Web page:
God embedded us with these emotions, so there must be a reason for them. Maybe it’s just to learn that our feelings — and in fact, most of the people in our lives — are trying their best. 

So, I know I’m a noodge at times, but I’m learning to scale back my fluttering and s/mothering of those I care about. Harping isn’t helping. Someday, I’ll be a former noodge. Maybe I’ll do a PSA to help others to deal with people like me. It might even help you as you deal with all those misguided emotions that hassle you relentlessly. Be patient with them, but be direct when need be, as my son was with me. “Move along, now,” you can tell them. “I’ve got this.”

When I saw this quote, I thought of our Christmas Eve service.  We ened the service with each person holding a lit candle.  The ushers turn off the lights but the space isn’t dark.  Instead it glows in the warmth of candle light.  The pastor sends us on our way with a simple direction – carry Christ’s light with us out into the world.

This morning I saw just how easy it is to share this light with others.  A young man walked into the local diner. He wore worn jeans, a faded shirt and taped work boots.  It would be easy to judge.

A man walked up to him and asked about his trade.  The young man lit up and told him about his landscaping work.  Then he posted about it and thanked this man and his parents for respecting him working with his hands.

Someone passed a light to him and he passed it on.  Christ’s light and love moved from one to another and through the community.

As you move through your day, periodically hold up your candle.  Look a those around you in the Love and Light of Christ.  Then find an opportunity to share this light.  Many tiny flames can push back the darkness.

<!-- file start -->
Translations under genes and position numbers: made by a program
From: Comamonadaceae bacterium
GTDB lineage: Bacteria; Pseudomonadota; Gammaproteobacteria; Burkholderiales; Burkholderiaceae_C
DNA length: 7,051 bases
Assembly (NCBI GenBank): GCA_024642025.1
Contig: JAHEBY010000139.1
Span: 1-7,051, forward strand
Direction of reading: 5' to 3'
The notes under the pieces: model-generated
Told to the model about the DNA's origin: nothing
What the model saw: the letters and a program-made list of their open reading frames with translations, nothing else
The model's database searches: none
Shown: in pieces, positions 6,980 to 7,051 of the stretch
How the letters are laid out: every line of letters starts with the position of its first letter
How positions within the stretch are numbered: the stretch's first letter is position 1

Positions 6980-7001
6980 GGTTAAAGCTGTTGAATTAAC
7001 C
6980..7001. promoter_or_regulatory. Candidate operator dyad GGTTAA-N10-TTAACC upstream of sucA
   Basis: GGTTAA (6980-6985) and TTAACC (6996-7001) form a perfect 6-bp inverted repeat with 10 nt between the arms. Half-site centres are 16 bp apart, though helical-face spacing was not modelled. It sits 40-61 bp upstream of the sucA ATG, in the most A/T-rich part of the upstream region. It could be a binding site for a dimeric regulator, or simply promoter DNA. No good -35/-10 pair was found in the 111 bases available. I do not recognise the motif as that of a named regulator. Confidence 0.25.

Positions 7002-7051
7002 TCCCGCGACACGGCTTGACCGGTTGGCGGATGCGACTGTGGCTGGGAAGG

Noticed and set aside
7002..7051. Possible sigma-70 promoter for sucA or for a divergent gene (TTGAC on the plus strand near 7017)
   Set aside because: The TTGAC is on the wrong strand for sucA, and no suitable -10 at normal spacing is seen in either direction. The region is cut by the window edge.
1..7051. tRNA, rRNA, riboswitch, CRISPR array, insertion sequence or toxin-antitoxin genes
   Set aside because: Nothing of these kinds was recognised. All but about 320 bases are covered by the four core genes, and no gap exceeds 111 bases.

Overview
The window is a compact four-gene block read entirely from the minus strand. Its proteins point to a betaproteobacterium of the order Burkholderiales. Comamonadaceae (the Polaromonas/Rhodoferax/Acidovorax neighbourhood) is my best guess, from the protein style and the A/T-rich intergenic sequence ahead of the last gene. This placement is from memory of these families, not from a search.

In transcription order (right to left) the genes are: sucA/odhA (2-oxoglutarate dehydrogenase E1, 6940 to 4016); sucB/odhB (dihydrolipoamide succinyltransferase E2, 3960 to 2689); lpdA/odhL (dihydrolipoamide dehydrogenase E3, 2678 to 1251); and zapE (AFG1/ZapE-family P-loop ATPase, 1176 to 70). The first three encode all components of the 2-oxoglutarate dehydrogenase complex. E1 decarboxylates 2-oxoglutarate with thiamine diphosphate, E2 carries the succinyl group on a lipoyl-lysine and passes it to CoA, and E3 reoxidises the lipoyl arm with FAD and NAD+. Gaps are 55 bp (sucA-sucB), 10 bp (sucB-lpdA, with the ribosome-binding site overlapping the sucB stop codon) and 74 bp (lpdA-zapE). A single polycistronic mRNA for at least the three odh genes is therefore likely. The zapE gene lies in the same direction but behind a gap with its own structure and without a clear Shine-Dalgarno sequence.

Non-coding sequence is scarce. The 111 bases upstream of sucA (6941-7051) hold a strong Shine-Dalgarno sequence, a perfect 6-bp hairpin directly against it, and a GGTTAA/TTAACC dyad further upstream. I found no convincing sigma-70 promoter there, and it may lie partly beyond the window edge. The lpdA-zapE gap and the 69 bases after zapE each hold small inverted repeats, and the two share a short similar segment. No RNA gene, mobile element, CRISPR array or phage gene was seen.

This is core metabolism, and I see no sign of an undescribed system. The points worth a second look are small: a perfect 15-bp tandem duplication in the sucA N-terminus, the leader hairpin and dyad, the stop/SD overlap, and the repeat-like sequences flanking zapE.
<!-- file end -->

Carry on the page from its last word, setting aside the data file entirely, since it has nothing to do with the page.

–SueBE

Crossed wires. Chaotic interference. Misunderstandings. Bad intel. Instead of seeing things clearly in 2020 (yes, that’s an optometry joke), we seem to be struggling with miscommunication. Some of this derives from how we say things — using texts and social media tends to obliterate shades of meaning like inflection and sarcasm. But part of the problem is the simple rise of noise: Everybody’s talking, but no one is listening. And even the people listening aren’t really hearing. What can we do about it? Let’s start by uncrossing some wires.

Being human is getting us nowhere;
it is time for us to be animals again.
Let go of your body, settle into fur,
into feathers, into exoskeleton
and antennae, into scales, scruff
and haunches. Purr when you’re happy.
Growl when angry. Pester like a fly
until answers emerge. Most of all,
stop touching words as if each is a
thistle. Land on them as blandly
as a bee, touching lightly, springing
from petal to petal. Open your heart
to the simplicity of winter sleep,
tucked in together with no more
motive than merely getting through it.
Share your den with the whole wide world,
wordlessly, remembering our common blood.